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Community boards must work only for the interests of locals

Kudos to Dr. Richard Lipsky, representing Willets Point United, on the letter he wrote about Community Board 7’s behind-closed-door antics (“CB 7 has much to answer for in it approval of Willets Point project,” Feb. 3).

Lipsky’s letter regarding the Willets Point debacle was déjà vu to me. The same tactics were used against the community and myself by CB 7’s chairman when we insisted CB 7 take a vote to keep Ft. Totten parkland and they refused.

The borough president at the time, ironically, was Claire Shulman. President Bill Clinton sold Ft. Totten to the city for $1. It was Shulman’s role to develop the 169 waterfront acres. She appointed developers, people who receive monies from her for their nonprofit agencies and hacks. Shulman also appointed Adrian Joyce to sit on the committee, represent the community and head the Ft. Totten Redevelopment Committee.

The people who were protesting the closed door meetings were told people appointed by Shulman were “representing the community.” Yet when we, the people who live near Ft. Totten, asked to sit in on the meetings, we were told by her counsel that a “vote was taken” and it was unanimous “not” to allow the community into the meetings.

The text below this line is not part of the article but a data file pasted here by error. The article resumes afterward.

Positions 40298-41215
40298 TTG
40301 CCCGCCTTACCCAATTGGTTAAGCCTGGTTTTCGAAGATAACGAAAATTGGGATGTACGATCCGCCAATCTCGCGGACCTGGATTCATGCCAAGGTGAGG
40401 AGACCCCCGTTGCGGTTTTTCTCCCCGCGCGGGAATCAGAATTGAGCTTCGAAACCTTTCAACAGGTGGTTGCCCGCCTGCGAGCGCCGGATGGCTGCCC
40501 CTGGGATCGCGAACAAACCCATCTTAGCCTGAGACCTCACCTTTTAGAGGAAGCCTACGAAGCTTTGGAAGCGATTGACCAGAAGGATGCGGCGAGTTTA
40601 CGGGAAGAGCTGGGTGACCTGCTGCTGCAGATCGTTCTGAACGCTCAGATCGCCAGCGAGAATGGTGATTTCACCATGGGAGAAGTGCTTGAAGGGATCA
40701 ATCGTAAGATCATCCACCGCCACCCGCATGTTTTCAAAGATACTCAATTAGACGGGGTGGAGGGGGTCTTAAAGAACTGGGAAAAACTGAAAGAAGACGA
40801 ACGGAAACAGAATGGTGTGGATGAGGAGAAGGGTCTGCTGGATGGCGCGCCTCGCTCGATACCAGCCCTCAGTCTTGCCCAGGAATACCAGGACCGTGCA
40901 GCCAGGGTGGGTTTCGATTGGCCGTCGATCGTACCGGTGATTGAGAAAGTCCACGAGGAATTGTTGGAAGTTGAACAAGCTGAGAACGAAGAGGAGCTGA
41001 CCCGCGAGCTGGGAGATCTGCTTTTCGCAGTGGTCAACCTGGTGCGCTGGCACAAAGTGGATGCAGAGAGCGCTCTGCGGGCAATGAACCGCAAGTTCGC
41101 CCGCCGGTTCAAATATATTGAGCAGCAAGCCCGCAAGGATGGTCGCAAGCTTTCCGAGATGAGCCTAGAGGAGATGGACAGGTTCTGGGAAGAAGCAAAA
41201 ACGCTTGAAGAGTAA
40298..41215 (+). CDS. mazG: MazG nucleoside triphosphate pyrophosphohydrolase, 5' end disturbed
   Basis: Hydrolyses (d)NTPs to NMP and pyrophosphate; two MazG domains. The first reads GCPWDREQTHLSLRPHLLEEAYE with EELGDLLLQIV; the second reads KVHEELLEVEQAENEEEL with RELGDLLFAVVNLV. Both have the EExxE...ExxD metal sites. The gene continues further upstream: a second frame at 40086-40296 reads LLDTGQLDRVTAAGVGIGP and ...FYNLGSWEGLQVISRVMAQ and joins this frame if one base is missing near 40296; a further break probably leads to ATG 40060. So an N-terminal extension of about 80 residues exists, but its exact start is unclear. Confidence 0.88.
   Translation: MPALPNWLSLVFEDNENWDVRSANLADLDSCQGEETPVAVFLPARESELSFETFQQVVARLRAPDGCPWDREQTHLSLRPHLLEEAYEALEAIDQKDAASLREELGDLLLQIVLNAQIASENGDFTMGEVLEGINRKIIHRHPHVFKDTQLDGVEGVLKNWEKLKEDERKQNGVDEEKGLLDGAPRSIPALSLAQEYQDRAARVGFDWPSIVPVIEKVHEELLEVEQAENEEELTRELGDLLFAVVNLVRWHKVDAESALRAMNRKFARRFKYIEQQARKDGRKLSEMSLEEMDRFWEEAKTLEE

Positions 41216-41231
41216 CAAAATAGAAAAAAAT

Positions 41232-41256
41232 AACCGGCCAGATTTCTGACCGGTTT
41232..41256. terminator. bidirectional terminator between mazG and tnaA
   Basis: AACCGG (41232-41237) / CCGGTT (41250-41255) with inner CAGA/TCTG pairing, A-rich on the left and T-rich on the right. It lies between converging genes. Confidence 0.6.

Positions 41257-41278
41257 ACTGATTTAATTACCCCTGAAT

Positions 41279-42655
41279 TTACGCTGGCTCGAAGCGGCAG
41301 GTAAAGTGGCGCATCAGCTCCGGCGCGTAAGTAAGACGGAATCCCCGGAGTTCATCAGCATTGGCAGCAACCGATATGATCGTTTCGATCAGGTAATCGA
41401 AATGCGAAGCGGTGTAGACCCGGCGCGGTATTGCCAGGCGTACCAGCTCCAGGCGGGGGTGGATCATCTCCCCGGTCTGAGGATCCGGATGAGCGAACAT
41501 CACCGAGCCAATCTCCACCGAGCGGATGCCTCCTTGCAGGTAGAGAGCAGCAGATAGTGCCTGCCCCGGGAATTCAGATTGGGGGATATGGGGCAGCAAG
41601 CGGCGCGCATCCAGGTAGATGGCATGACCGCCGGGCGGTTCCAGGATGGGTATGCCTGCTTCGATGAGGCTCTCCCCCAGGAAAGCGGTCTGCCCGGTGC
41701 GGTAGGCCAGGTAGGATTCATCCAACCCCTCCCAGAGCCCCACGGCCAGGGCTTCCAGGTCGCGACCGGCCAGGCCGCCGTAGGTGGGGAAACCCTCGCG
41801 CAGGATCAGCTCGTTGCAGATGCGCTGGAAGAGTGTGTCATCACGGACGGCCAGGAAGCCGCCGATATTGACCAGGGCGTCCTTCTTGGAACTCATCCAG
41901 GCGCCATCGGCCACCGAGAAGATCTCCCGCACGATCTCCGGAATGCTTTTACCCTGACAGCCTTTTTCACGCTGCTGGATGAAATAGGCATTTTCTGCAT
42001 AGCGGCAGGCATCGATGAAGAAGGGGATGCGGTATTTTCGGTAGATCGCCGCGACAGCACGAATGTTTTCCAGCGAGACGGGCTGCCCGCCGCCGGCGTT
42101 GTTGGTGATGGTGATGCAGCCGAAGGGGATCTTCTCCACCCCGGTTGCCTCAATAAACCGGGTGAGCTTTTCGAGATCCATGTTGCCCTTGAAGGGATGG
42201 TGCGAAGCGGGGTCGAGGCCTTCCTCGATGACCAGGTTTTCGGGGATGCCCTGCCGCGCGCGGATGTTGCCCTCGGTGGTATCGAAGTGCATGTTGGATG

We organized, protested and eventually went to CB 7 to testify. When I submitted my testimony to Gene Kelty, he immediately tore it up. There is usually one community officer at the CB 7 meetings, but I made the mistake of informing the office that I would testify that night. There were six uniformed officers from the local precinct, and as I was reading my testimony two officers came up and attempted to pull me away from the microphone.

This did not deter me at all, and in fact it made people join our plight and eventually the meetings were open and Ft. Totten became parkland. If we had not continued the pressure, St. John’s University would have built 300 dorms there, affecting our community with more traffic and less parking spots.

The letter written by Lipsky was a reminder of the tactics used by Shulman and her cohorts. These secret meetings and using underhanded tactics to prevent the community on speaking out against an issue is politics as usual. It is time for term limits on community boards or the eradication of all community boards. From my experience, many do not represent the community but developers and borough presidents or their members are aspiring politicians and use community boards for their résumés.

It is time for the FBI, city Department of Investigation and any other investigative organization to step in and take a good look at these done deals and anointed hacks.

Joyce Shepard

Bayside

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